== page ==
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Auditing is the process of locating and verifying information, evaluating it to predetermined criteria, and creating an audit report. According to (Marx, et al., 2011), In South Africa, the auditing profession evolved in tandem with the growth of corporate law and governance procedures. The auditing profession is an impartial, independent assurance and advising activity that contributes to and improves an organization’s functioning. In our work, we will discuss about ethical conduct fundamental principles, threats and mitigations, and Corporate governance.

The five fundamental principles of Ethical Conduct for Auditors

Integrity: In all professional and business interactions, a chartered accountant must be honest and truthful (Marx, et al., 2011). Integrity also implies fair dealing and truthfulness. Auditors’ integrity generates confidence and thus offers the foundation for relying on their assessment. E.g: Character is built based on integrity. A person with integrity has a spotless reputation in every aspect of his or her life.

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Objectivity: Bias, conflicts of interest, or undue influence of others should not be allowed to affect professional or business decisions by a chartered accountant (Marx, et al., 2011). Auditors are the most impartial professionals when it comes to acquiring, assessing, and sharing information regarding the activity or process under investigation. An auditor performs their work and makes decisions based only on the evidence and an impartial examination of the conditions. Objectivity is threatened as soon as an auditor evaluates how their conclusions or views can affect them personally or other persons engaged in the audit. E.g: The auditors are not allowed to receive anything from the auditee, including gifts, fees, or anything else. Accepting such presents might compromise the auditor’s objectivity. If the auditee includes friends and relatives, the auditee’s neutrality will be harmed, resulting in a potential conflict of interest.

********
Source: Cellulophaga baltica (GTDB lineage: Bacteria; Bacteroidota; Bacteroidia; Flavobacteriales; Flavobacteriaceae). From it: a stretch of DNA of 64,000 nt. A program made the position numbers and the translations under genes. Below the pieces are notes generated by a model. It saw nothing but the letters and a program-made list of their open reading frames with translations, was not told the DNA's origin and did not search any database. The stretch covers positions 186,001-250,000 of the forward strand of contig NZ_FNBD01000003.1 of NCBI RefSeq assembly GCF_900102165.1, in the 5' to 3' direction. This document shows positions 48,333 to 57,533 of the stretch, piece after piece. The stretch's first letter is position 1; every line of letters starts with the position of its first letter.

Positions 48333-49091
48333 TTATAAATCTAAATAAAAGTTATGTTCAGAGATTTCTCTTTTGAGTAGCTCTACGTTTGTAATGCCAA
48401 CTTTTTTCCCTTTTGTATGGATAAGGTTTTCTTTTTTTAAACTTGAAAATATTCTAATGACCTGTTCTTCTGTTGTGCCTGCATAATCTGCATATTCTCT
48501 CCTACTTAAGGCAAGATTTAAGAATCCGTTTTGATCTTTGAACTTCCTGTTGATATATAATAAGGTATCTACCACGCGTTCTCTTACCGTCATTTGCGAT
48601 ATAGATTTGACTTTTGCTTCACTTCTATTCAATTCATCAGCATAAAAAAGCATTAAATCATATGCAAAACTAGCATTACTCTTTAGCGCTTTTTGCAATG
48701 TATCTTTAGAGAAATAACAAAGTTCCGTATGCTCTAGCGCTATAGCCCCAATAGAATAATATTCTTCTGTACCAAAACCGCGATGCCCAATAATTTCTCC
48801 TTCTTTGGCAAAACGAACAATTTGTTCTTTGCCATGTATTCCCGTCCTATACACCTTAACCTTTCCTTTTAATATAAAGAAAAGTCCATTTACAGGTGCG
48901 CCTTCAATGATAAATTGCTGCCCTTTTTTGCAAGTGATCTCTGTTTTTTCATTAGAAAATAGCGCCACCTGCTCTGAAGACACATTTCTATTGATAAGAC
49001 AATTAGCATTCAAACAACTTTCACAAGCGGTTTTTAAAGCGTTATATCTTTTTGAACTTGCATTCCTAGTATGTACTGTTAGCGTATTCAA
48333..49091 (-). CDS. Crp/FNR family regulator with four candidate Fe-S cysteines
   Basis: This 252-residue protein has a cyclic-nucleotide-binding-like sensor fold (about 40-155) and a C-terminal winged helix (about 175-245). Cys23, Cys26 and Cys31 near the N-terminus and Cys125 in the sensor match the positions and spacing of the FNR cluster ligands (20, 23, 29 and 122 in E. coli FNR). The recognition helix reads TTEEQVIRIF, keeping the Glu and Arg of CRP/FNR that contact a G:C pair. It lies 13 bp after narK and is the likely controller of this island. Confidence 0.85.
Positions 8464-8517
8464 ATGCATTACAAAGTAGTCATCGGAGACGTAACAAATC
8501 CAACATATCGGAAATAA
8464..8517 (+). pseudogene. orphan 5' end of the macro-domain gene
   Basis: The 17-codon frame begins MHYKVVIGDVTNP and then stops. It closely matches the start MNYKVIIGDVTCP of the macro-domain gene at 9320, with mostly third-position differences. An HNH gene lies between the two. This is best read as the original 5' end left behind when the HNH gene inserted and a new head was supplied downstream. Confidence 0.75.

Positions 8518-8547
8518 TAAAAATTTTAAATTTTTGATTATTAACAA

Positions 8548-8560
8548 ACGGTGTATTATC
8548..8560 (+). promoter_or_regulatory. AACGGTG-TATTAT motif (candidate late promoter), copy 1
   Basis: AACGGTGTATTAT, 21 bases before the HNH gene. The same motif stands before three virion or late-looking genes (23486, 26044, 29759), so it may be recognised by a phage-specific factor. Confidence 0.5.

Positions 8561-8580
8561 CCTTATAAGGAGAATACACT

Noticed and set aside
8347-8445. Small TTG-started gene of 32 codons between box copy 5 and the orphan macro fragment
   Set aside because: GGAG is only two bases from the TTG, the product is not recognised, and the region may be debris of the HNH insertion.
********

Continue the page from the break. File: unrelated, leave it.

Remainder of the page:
3. Professional competence and due care: When providing professional services, a chartered accountant has an ongoing obligation to preserve professional understanding and expertise at the necessary level to guarantee that a client or employer receives competent professional service based on current developments diligently and in accordance with applicable technical and professional standards (Marx, et al., 2011). E.g.: Acquire and demonstrate professional skills and ability at the level necessary to provide effective professional assistance to a customer or employing organization, depending on current standards of the profession and applicable regulations.

Confidentiality: Unless there is a legal or professional right or responsibility to reveal, a chartered accountant should protect the confidentiality of information obtained as a consequence of professional and business connections and should not divulge such information to other parties without adequate and explicit authorization. Confidential information obtained via professional and business interactions should not be exploited for the chartered accountant’s or third parties’ personal benefit (Marx, et al., 2011). For: After a professional engagement has terminated, do not utilize or reveal any sensitive information obtained or acquired as a part of that relationship.

Professional behavior: A chartered accountant must follow all applicable guidelines and restrictions and avoid taking any conduct that may bring the accounting profession into disrepute (Marx, et al., 2011). A professional accountant must adhere to the professional behavior concept, which compels an accountant to follow all applicable laws and regulations. A professional accountant must not intentionally participate in any activity, occupation, or action that compromises or may compromise the profession’s integrity, objectivity, or good image. E.g.: Defamatory allusions or unsupported analogies to other people’s work or Exaggerated statements for the accountant’s services, as well as his qualifications or experience. Therefore, the professional accountant would be in contradiction with the fundamental principles.

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